Some people are born doctors. Some become music artists. Yet a few, less than 1% of the planet are born to become fighters. And 1% of these fighters go on to become UFC fighters, the best and brightest the planet has to offer. It is easy to idealize the UFC and see it for all its glitz and glamour but few really know how difficult the road is into making it to the international scene.
The term “mixed martial arts” or “MMA” stands for a full-contact combat sport that involves both striking and grappling and is contested both standing and on the ground. MMA exploded into that scene in 1993 during UFC 1 where Royce Gracie, a Brazilian Jiu-Jitsu practitioner won the tournament despite being a smaller fighter.
His victory exposed the need for martial artists to learn how to defend themselves on the ground and if there was a superior fighting style, it’s the one that can exploit an opponent’s weakness. Today, MMA has become a global phenomenon with MMA gyms opening at every corner.
MMA as a Profession
Most people train MMA for fun or to learn how to defend themselves. However, a select few train to make it their profession mainly to try and make it to the UFC, the sport’s leading promotion. As a sport, MMA keeps growing at an incredible rate. In its early years, most MMA fighters were traditional martial artists who adopted other styles but now, many fighters start from scratch.
Average Salary: $34,000 Expected Lifetime Earnings: $1,419,432
The average income of an MMA fighter is minimal. UFC fighters average 34,000 annually. This may seem sufficient but it doesn’t cover all the expenses: training, nutrition, flights and hotels, and health care. Factoring all these in, most MMA fighters (including some UFC fighters) live below the poverty line or work a second or third job just to get by. Pursuing a career in MMA is done mainly for passion. The amount of physical and mental punishment fighters take is not reciprocal to what they get paid. Salaries continues to be one of the hot button topics among both media and fans.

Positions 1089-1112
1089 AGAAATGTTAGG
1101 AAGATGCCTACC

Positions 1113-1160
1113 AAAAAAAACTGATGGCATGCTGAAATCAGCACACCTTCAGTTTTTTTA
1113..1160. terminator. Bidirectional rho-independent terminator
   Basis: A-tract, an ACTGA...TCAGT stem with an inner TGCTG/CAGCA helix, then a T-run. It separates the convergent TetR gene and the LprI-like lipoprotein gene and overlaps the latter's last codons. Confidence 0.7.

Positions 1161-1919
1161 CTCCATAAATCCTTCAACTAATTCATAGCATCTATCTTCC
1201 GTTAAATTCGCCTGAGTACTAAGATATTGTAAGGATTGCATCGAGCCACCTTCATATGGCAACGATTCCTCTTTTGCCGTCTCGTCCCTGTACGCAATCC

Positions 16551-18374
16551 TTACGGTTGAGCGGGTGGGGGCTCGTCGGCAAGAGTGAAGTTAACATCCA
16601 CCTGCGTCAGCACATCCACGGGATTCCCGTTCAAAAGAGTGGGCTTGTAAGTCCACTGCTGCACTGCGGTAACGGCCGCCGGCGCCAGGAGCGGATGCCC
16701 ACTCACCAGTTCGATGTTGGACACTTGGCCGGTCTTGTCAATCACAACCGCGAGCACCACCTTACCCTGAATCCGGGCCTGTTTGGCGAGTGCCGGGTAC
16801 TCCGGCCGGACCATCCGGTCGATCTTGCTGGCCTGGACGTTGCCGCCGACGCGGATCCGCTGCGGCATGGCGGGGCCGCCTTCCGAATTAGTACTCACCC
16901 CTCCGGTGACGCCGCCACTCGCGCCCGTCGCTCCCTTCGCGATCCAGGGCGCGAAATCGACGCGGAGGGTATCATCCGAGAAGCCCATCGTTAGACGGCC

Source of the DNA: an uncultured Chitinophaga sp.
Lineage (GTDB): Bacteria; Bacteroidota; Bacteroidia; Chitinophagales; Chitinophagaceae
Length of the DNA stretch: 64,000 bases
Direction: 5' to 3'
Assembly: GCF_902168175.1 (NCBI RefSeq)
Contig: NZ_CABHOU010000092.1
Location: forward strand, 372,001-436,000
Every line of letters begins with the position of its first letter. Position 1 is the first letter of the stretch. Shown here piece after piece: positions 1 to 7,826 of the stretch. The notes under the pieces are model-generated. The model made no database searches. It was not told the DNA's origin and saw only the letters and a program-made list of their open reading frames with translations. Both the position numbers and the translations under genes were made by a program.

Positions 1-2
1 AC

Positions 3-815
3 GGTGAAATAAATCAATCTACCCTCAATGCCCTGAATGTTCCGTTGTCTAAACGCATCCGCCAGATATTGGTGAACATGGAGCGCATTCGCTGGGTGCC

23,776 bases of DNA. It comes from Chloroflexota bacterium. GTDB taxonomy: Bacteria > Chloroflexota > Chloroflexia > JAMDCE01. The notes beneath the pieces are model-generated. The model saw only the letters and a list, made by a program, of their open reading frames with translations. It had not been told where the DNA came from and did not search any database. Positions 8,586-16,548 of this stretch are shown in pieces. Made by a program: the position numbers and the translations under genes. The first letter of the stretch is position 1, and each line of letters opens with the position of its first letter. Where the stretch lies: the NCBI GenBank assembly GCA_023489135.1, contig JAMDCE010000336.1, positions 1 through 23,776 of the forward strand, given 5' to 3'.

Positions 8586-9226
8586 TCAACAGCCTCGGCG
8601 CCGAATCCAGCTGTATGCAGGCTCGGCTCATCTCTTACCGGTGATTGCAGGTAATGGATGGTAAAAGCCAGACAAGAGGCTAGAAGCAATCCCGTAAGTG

Getting to the UFC
In saying the least: MMA competition is stiff. This sport eats people and chews them out. And making the UFC is even more challenging depending on many factors. The main road most fighters take is building a strong resume by winning impressively in local circuits. Preferably, it’s best to target promotions that have a working relationship with the UFC like Legacy Fighting Alliance and Titan FC. These promotions are “feeders” to the UFC meaning their fighters get called up.
An opportune time to crack the UFC is to fill in for injured fighters. With close to 500 fights a year, there is always a fighter pulling out of a fight. Plenty of newcomers made the UFC by being at the right place at the right time. It involved them having a short training camp and having to fight at a higher weight class, but usually, these fighters get another fight even if they lose their first.
The chances of making the UFC are also determined by many factors beyond fighting skills like how prestigious the training camp the fighter fights in or how great the relationship their management team (if they have one) has with the UFC. The connections these two have go a long way in improving a fighter’s case. Being a local fighter also increases odds especially if it’s from a place outside the US or Brazil where there aren’t too many UFC fighters.